Overseeing air travel for employees in China requires providing “white lists” of authorized passengers. Get it wrong, and your travelers could be denied discounted corporate fares. BCD Travel’s Research & Intelligence team provides guidance for travel buyers.
- White lists emerged because China’s three biggest airlines were worried about corporate-negotiated fares being sold in the open market through online travel agencies. Air China, China Eastern and China Southern require their corporate clients to provide white lists identifying traveling employees. The practice is confined to these carriers because most smaller Chinese airlines don’t operate their own corporate programs.
- It gets a little more complicated when Shanghai Airlines (wholly owned by China Eastern) and Xiamen Airlines (51% owned by China Southern) are involved. White lists are required by these subsidiary airlines unless the corporate deals are exclusive to their operations and don’t include the wider parent groups. But check the fine print: These direct corporate deals with subsidiaries are rare.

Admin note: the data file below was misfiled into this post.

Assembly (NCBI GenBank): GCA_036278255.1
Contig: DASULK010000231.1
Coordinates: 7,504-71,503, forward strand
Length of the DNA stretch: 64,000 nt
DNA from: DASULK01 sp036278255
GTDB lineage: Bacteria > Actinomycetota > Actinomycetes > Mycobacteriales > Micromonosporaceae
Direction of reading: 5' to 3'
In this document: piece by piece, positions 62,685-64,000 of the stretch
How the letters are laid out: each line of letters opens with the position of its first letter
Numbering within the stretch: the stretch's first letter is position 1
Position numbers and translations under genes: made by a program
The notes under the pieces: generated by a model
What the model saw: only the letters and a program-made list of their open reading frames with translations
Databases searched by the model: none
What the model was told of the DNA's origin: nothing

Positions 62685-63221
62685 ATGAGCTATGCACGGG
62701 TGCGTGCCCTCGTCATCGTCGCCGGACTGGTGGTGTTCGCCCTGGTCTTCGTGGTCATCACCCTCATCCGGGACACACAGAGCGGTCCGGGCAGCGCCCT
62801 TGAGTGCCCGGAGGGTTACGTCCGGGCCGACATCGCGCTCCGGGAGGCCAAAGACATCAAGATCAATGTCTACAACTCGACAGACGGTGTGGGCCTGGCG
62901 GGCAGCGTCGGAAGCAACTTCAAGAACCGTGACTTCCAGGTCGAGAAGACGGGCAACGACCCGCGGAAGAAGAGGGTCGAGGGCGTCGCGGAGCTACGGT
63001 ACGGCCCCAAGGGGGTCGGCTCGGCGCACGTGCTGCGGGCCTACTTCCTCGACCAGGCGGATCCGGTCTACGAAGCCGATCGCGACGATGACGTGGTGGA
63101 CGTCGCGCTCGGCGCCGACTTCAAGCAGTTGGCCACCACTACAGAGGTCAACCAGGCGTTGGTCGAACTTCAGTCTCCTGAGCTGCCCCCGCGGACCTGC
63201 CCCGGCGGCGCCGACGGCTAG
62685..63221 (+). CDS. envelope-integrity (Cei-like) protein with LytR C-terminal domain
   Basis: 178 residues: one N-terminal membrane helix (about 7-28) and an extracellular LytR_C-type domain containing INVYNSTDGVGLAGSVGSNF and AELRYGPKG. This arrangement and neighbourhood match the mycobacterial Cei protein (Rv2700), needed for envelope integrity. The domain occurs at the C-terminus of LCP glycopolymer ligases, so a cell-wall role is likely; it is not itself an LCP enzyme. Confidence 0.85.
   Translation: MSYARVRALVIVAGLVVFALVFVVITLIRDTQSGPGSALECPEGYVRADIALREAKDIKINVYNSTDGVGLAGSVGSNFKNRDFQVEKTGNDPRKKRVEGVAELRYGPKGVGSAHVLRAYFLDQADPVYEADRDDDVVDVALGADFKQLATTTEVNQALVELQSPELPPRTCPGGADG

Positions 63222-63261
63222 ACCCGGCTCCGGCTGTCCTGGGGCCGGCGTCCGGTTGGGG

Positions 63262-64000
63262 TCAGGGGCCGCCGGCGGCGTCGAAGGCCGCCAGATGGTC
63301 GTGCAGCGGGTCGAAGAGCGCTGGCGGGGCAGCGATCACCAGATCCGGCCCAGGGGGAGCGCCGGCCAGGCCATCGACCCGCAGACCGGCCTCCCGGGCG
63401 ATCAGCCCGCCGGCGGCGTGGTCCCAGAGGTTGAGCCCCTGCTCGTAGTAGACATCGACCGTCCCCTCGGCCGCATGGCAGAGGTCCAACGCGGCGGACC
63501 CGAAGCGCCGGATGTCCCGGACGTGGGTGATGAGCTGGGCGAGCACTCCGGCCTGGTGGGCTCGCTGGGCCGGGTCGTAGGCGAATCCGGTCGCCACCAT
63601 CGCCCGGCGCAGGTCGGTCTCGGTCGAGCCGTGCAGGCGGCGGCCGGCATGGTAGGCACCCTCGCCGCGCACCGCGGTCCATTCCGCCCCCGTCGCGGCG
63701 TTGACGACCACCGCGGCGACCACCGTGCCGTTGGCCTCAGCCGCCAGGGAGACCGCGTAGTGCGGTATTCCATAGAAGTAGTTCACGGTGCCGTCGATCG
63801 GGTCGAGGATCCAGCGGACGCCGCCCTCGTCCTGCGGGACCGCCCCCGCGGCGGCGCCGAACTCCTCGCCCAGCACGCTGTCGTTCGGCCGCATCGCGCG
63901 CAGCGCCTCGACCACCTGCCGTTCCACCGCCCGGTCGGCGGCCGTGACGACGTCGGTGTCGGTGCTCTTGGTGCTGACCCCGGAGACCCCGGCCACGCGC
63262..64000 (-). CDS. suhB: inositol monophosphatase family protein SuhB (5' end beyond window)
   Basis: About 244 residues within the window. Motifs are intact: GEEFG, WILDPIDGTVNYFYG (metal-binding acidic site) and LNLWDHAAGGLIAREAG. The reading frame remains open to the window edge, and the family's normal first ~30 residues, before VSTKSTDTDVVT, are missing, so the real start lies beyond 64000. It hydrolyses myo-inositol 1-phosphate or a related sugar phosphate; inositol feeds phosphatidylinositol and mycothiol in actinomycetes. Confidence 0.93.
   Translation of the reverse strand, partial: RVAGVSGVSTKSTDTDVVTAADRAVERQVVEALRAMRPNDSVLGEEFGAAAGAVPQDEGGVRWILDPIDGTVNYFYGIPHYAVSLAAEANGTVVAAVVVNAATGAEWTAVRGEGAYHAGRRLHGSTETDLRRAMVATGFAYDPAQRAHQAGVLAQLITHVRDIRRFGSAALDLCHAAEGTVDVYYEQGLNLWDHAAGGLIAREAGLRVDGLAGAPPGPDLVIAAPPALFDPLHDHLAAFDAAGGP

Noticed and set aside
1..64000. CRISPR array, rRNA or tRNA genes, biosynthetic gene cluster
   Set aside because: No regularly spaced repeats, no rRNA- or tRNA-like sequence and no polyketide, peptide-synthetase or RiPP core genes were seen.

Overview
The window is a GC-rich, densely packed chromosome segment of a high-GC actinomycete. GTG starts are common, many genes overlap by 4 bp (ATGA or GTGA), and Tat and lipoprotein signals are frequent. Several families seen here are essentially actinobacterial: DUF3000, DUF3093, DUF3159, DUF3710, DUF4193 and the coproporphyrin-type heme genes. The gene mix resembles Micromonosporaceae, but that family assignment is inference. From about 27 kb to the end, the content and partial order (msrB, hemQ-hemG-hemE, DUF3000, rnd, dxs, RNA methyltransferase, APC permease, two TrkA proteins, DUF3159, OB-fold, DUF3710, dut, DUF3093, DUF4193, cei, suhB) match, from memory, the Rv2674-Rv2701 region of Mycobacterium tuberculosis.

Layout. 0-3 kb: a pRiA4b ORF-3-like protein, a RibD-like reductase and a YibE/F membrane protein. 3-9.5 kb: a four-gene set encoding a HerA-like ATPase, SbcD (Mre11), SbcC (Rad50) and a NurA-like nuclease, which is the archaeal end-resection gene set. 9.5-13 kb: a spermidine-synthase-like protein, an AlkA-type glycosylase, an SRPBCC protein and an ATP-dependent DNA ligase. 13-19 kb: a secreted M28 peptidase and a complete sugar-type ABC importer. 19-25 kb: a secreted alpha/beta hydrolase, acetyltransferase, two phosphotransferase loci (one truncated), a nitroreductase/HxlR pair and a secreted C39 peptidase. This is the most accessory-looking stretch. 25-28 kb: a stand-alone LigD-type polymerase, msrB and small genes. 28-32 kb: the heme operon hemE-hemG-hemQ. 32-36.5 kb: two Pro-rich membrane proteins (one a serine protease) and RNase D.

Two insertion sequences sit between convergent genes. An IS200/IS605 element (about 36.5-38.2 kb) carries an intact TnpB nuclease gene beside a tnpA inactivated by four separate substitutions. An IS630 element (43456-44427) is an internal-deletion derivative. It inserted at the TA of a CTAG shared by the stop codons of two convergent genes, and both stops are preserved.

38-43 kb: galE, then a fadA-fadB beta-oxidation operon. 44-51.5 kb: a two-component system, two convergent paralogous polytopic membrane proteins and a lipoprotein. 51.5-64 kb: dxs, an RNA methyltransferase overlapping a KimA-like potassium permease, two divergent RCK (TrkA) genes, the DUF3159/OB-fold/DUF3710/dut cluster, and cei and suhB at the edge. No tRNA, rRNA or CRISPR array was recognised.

- The lists are required for both domestic and international flights originating in China, except those leaving from Macau and Hong Kong. The airlines regularly (and thoroughly) check the lists.
- All traveling employees must appear on white lists, both foreigners and Chinese nationals. But the lists don’t apply to travelers covered by the Chinese airlines’ corporate deals in other countries. For example, a trip to Germany originating in China would be governed by a white list. A trip to China originating in Germany would not.
- White lists apply to code-share services where the Chinese airline is not the operating carrier, as long as the flight is covered by relevant corporate deals.
- Government and state-owned enterprises are normally exempt from white lists.
- The airlines do allow a small degree of flexibility on white lists, for example, to accommodate guests, contractors and other non-employee travelers.
- Travel management companies continue to demonstrate they have processes in place to prevent corporate air rates from appearing on the open market. As a result, some airlines are exploring umbrella deals that would exempt all clients handled by a global TMC from providing white lists.